Minister Kenny MacAskill welcomes prisoner release plan
Plans to stop the automatic early release of some prisoners would target the country's most dangerous criminals, Scotland's justice secretary has said.
Kenny MacAskill acknowledged the move could be subject to legal challenge.
However, he was confident the proposed change to the Criminal Justice (Scotland) Bill would comply with the European Convention on Human Rights.
The move would affect people jailed for more than 10 years and sexual offenders serving four or more years.
Mr MacAskill spoke out the day after First Minister Alex Salmond announced the proposal as part of his government's 2013/14 legislative programme.
Currently long-term prisoners sentenced to four years or more behind bars are automatically released on licence after serving two-thirds of their sentence.
Mr Salmond said that system, introduced by the Conservatives in 1993, did "not command public confidence".
Under the proposed Scottish government changes, dangerous offenders sentenced to 10 years or more and sexual offenders sentenced to four years or more will no longer receive automatic early release.
Mr MacAskill said the move followed on from a recommendation by former first minister Henry McLeish, who chaired a commission looking at the purpose and impact of prisons.
He told BBC Radio Scotland's Good Morning Scotland programme: "The McLeish Commission said automatic early release should end, but it could only end once we had properly sorted out prison numbers."
Mr MacAskill added: "We are targeting this to those who are the most dangerous - those who our analysis shows have been convicted of the most serious crimes and who have the highest propensity for being a danger if returned to our communities."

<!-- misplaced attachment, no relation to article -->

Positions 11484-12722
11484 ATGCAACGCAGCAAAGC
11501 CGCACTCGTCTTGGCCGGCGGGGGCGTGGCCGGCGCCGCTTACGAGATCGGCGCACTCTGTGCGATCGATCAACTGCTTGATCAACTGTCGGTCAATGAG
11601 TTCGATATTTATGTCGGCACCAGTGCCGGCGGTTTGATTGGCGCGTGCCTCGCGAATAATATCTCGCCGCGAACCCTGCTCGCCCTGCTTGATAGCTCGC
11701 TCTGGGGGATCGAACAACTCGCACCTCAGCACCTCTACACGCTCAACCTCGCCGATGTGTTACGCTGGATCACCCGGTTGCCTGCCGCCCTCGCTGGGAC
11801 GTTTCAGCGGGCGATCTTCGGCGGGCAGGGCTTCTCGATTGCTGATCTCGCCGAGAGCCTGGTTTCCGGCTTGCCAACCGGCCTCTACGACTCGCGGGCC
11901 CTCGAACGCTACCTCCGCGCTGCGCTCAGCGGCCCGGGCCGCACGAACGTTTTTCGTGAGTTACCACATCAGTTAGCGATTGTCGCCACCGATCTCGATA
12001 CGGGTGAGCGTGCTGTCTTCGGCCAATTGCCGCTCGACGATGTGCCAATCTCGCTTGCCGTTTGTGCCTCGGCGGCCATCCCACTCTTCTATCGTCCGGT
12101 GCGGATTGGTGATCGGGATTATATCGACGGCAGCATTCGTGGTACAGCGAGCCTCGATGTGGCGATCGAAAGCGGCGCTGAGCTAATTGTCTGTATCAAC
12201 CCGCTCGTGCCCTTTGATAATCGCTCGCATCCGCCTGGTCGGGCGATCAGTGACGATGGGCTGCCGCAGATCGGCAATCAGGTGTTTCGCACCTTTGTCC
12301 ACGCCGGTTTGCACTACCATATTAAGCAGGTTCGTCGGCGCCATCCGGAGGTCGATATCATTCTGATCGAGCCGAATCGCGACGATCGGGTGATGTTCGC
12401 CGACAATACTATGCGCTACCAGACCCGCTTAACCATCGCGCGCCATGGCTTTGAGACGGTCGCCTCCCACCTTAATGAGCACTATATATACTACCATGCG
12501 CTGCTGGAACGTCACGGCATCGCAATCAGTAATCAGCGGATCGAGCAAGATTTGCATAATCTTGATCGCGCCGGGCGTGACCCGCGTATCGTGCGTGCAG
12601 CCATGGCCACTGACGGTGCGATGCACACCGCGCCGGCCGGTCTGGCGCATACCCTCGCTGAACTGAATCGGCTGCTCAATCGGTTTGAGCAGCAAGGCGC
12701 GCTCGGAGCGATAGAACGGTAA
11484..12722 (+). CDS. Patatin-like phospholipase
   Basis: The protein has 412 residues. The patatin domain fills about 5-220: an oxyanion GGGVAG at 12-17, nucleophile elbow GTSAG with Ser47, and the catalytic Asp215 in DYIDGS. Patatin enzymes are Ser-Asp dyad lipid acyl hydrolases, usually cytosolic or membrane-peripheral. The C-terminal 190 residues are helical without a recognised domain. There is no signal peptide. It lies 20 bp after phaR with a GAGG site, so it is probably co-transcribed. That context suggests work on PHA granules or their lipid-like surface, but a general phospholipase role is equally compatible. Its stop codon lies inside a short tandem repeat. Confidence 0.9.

The minister said he was confident the plan could be brought in without major challenges.
'Taken six years'
Mr MacAskill explained: "We're satisfied this is ECHR compliant, that it provides the right balance between those who have shown remorse and are being rehabilitated, but it provides an opportunity for an independent body, the Parole Board, to decide that if somebody is not showing that change and still poses a danger then they will not be released early.
"That is what our communities want, that is what our communities are entitled to expect from this government, and that is what we are going to deliver."
Scottish Conservative Party leader Ruth Davidson said that the changes would apply to 2% of offenders given a custodial sentence last year.
She added: "This is a welcome step following years of pressure from the Scottish Conservatives to tackle the scandal of early automatic release, but it does not go nearly far enough and will still result in thousands of criminals being let out of prison automatically before they finish their sentence."
Labour's justice spokesman Graeme Pearson said: "It has taken six years for the SNP to deliver on their promise to end automatic early release."